A faun told me to seek out a Thursday oddity, and since I always listen to fauns, I climbed a set of stone steps to a giant wood and steel door entering the ominous and inviting Harvard-Epworth Church that hosts the weekly event Squawk Coffeehouse. This is the type of thing Dick Cheney has sweaty nightmares about; you can smell free expression all over this place. The main lights go down and tonight’s featured performers, the eccentric operatic rock duo Dagmar begins. Suddenly we are at the theater! A man who can’t get out of bed and a bug goddess that saves him. Our plot is a sticky leg fiasco of song and story. Jim and Megan both sing and play seamlessly, bouncing off each other’s invisible rhythms. Meagan beats and blows on various implements of destruction including wind, wood and steel as Jim caresses guitar and piano. Megan’s vocals are as elegant as they are tempestuous, an operatic equation mathematically accurate and unsettling. Jim’s musicianship and lyrical savoir-faire act like a mad Ferris wheel operator jettisoning us to the top of the ride. Golden bugs dance and swirl as trails of sound and light; Dagmar is for those who like their music impregnated with theater larvae. The next time they perform in Boston I suggest you take a head full of honeydew and trip to the theater. (Dr. Tumblety)

AbbeyLounge, Somerville, MA
This is only the second time in a year and a half that I’ve made it out for New Frustrations. What the fuck is wrong with me?!? These guys are great! This is the band that emerged from old favorites the Johnnies, whose sound always struck me as heavy metal and punk rock fighting for dominance. With the Frustrations, it’s punk rock all the way (hurrah!). You can call it power pop if you prefer (they do), but that’s nitpicking to me. They cover all-time Canadian punk classic “Out Of Luck” and match it with their own total winners like “Way Out.” They also cover The Who, which doesn’t quite fit the mix to my ears, but in the end it’s all to the good. On the whole, they’re reminiscent of the melody-oriented Boston hard rock acts of old, such as the Atlantics or Classic Ruins. And wonder of wonders, they even pull a couple of Atlantics out of their hat as special guests (Ray Fernandes and Fred Pineau, plus Stranglehold’s Jimmy Keough). Their self-awareness is frightening in its accuracy! Some shallow-minded critics will shrug them off as merely light fluff, but that’s the very stuff that makes rock ’n’ roll worthwhile. Thank God there are people like New Frustrations, who understand that truth. (Frank Strom)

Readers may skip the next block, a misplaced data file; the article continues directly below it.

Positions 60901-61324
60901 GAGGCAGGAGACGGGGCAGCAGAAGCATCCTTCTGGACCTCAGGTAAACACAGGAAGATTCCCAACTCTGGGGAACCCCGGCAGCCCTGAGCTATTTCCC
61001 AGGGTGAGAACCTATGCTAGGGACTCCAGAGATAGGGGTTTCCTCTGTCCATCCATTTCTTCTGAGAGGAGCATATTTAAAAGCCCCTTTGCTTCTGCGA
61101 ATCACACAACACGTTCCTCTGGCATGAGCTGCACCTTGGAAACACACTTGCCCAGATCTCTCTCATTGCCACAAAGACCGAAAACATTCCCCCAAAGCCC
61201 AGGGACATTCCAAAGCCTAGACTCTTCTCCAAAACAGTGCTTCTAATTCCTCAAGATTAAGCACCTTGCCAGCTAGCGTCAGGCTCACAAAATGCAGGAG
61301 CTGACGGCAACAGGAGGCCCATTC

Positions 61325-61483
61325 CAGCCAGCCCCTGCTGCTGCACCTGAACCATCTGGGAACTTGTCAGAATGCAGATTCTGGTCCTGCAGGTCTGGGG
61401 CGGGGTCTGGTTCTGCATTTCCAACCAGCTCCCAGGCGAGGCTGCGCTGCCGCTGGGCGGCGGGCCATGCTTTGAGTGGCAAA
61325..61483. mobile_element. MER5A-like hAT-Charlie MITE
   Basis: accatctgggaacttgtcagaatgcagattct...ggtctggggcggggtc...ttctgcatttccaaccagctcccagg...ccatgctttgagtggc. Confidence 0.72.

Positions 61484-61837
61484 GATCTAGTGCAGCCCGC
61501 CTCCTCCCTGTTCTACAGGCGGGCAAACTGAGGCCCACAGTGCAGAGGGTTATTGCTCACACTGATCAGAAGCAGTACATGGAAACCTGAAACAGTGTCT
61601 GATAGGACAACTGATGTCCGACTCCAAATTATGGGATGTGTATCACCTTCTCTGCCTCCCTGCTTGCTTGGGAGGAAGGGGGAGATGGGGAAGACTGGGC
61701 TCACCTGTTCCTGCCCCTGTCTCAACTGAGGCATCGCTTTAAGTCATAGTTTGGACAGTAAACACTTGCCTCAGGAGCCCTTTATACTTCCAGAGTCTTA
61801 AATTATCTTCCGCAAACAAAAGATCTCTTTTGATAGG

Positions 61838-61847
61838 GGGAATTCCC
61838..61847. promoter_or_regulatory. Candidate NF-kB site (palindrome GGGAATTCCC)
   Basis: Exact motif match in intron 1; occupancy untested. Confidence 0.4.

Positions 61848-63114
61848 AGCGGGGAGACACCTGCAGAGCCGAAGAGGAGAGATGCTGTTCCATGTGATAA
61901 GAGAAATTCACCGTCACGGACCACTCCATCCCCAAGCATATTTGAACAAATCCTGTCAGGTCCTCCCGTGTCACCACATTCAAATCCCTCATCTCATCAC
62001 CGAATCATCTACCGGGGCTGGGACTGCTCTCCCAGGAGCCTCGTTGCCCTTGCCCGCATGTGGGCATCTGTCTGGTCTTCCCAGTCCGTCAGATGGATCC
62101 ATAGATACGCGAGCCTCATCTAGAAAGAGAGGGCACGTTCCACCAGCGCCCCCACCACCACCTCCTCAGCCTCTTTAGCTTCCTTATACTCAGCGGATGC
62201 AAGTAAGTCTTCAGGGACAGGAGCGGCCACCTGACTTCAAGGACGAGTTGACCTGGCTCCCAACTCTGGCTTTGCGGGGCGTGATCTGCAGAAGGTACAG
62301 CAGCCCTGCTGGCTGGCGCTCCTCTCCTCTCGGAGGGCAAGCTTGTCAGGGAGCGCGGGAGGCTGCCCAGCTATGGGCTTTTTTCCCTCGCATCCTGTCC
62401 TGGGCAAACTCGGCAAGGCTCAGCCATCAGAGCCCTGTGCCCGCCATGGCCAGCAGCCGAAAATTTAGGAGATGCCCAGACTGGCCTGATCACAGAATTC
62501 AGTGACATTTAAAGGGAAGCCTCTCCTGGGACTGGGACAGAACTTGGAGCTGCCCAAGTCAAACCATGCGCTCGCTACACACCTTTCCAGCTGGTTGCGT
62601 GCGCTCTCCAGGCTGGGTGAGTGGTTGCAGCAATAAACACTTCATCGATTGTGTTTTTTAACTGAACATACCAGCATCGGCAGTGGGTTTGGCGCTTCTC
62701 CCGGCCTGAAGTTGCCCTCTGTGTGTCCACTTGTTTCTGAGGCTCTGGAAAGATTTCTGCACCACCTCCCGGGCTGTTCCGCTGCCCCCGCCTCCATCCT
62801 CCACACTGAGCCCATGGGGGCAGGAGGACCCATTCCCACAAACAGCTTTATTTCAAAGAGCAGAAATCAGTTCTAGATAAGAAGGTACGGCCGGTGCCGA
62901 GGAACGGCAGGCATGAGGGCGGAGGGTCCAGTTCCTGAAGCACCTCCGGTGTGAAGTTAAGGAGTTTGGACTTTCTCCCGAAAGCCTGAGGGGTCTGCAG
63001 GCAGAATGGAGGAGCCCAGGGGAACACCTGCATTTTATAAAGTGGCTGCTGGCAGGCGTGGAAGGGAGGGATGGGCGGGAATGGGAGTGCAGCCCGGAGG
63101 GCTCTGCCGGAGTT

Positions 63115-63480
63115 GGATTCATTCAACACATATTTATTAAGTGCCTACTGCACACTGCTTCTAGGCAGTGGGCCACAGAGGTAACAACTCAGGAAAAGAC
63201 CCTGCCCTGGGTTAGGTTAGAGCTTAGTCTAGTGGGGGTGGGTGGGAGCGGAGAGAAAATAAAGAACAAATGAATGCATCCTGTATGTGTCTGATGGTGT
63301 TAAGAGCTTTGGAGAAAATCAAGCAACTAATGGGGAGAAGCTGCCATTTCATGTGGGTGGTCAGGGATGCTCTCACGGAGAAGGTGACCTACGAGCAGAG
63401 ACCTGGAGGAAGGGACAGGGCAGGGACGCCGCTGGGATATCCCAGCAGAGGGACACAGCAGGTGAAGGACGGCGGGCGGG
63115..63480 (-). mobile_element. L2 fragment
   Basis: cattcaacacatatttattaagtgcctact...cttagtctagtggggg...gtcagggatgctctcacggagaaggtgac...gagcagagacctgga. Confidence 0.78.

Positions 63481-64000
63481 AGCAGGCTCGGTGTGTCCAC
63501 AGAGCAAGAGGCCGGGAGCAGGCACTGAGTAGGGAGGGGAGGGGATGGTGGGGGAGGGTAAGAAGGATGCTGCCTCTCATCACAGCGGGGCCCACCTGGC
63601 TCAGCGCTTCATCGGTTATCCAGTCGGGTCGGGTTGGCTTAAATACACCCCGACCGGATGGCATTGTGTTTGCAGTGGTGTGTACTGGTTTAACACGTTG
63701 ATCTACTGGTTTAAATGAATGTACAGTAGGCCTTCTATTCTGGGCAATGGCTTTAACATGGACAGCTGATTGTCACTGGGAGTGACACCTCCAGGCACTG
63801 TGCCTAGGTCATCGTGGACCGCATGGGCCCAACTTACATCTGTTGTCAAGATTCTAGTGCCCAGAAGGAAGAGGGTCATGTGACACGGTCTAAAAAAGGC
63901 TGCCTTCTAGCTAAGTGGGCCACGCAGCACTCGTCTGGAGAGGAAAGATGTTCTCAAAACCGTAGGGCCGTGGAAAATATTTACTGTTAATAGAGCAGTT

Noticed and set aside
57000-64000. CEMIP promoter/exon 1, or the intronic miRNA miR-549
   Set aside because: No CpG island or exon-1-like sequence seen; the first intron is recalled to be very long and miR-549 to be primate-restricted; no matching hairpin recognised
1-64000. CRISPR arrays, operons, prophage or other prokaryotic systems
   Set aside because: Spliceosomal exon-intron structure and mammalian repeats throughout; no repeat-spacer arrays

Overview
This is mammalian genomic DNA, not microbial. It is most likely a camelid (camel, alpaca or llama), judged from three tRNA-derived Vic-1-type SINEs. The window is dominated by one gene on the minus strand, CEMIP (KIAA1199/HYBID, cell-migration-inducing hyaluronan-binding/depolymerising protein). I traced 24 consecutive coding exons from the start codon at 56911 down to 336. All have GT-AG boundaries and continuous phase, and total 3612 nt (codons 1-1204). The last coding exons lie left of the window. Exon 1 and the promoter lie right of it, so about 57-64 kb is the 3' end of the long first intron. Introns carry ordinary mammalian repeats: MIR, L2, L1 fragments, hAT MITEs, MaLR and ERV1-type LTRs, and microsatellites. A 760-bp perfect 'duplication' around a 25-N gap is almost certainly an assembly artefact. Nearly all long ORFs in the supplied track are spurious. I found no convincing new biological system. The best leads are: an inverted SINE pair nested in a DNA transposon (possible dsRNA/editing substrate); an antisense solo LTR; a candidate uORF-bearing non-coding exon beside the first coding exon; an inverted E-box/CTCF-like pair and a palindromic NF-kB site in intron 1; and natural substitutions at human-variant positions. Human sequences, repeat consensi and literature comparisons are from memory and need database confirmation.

Toad, Cambridge, MA
Cambridge, MA
Toad is a great place in so many ways. The variety of music they host is incredible. Tonight is no exception. The vocal harmonies of The Beatle Butchers are so similar to John Lennon’s and Paul McCartney’s, that if you close your eyes, you’d swear you were a in the audience that fateful night on the Ed Sullivan Show. While The Beatle Butchers sound a lot like The Beatles, they weren’t afraid to jam it out a bit, such as on “She Said, She Said,” paying homage to the psychedelic side of the Beatles catalogue. I’m not even a big Beatles fan but by the end of the night I was out of my seat, dancing to old Beatles classics like “She Loves You” and “Can’t Buy Me Love.” (Kier Byrnes)

Abbey Lounge, Somerville. MA
Tonight’s version of Triple Thick features new bass player Elias on a fair number of vocals and sounding perfectly at home in this outfit. JJ Rassler has vanished from the lineup since last time I saw them, so lead guitar spots have been eliminated from the sound—and while I do miss JJ, I think this adds strength to the primitive cave etchings the band deals in. High art of the minimalist variety—not quite impressionism, so I can’t reasonably relate them to the very early Ramones… but that’s who I want to relate them to, because calling Triple Thick a garage rock band doesn’t quite serve them justice. There’s more to it than celebrating the primitive. The songs are short, striking, angry and funny. It all has a casual, off-the-cuff quality, but that’s misleading—it’s quickie toss-off material written by strong artistic minds (probably in their cups). Yeah, okay—sounds like so much bullshit. Core Triple Thickers Jim and Mitch are no doubt laughing. But I believe it, asshole! Gotta have faith in something. (Frank Strom)

14th Annual WBCN High School Battle of the Bands
Harper’s Ferry, Allston, MA